Bourlon Wood Memorial
The Memorial is signposted from the centre of the village by the traditional Canadian black and white signs with a maple leaf.
The Bourlon Wood Memorial is a Canadian war memorial that commemorates the actions of the Canadian Corps during the final months of the First World War; a period also known as Canada's Hundred Days, part of the Hundred Days Offensive. Particularly celebrated are the Canadian Corps crossing of the Canal du Nord, their flushing the German forces from Bourlon and Bourlon Wood and the 'Pursuit to Mons' through Cambrai, Denain, Valenciennes and into Mons on 11 November 1918.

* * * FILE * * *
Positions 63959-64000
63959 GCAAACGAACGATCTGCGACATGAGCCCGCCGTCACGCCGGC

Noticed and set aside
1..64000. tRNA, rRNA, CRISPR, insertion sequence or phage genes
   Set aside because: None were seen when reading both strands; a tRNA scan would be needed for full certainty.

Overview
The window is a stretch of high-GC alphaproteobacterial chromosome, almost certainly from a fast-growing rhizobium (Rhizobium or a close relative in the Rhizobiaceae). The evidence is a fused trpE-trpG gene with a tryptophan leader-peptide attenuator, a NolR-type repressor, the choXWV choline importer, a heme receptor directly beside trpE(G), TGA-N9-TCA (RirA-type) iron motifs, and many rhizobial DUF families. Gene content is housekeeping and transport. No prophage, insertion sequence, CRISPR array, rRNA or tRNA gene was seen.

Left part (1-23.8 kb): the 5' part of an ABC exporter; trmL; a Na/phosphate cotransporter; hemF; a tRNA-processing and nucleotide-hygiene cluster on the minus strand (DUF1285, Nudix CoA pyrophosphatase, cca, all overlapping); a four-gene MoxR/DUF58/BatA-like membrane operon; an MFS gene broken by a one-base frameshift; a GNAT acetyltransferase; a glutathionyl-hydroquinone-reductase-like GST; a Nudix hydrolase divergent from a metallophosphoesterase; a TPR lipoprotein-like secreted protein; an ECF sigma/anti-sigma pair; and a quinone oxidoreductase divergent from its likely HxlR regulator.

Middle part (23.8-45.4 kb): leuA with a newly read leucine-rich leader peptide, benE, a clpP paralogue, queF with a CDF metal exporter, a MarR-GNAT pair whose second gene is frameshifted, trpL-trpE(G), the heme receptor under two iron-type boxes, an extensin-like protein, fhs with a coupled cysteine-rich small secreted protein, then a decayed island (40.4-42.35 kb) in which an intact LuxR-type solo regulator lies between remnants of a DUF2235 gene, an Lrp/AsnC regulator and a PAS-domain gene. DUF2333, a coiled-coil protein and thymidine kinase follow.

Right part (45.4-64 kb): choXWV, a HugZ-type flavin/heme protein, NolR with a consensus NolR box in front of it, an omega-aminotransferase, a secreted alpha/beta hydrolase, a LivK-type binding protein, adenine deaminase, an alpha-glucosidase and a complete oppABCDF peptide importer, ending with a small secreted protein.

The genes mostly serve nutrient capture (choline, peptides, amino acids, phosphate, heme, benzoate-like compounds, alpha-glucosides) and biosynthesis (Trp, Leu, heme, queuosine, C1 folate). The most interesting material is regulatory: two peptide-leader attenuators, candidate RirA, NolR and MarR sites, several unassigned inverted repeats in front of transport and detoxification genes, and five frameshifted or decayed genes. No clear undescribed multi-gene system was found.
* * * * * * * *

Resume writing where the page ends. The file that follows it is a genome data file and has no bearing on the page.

Situated in a park, on land donated by the Comte de Franqueville, the Mayor of Bourlon at the War's end, the Canadian Bourlon Wood Memorial site is located at the end of the 'Avenue du Monument' in the southwestern corner of the village of Bourlon. The park is a beautiful series of terraces lined with ancient lime trees that were nursed back to health after having been shattered by shellfire during the battle for Bourlon Wood. The grey granite block monument is set at the top of the hill in a glade of lawn upon a low circular flagstone terrace.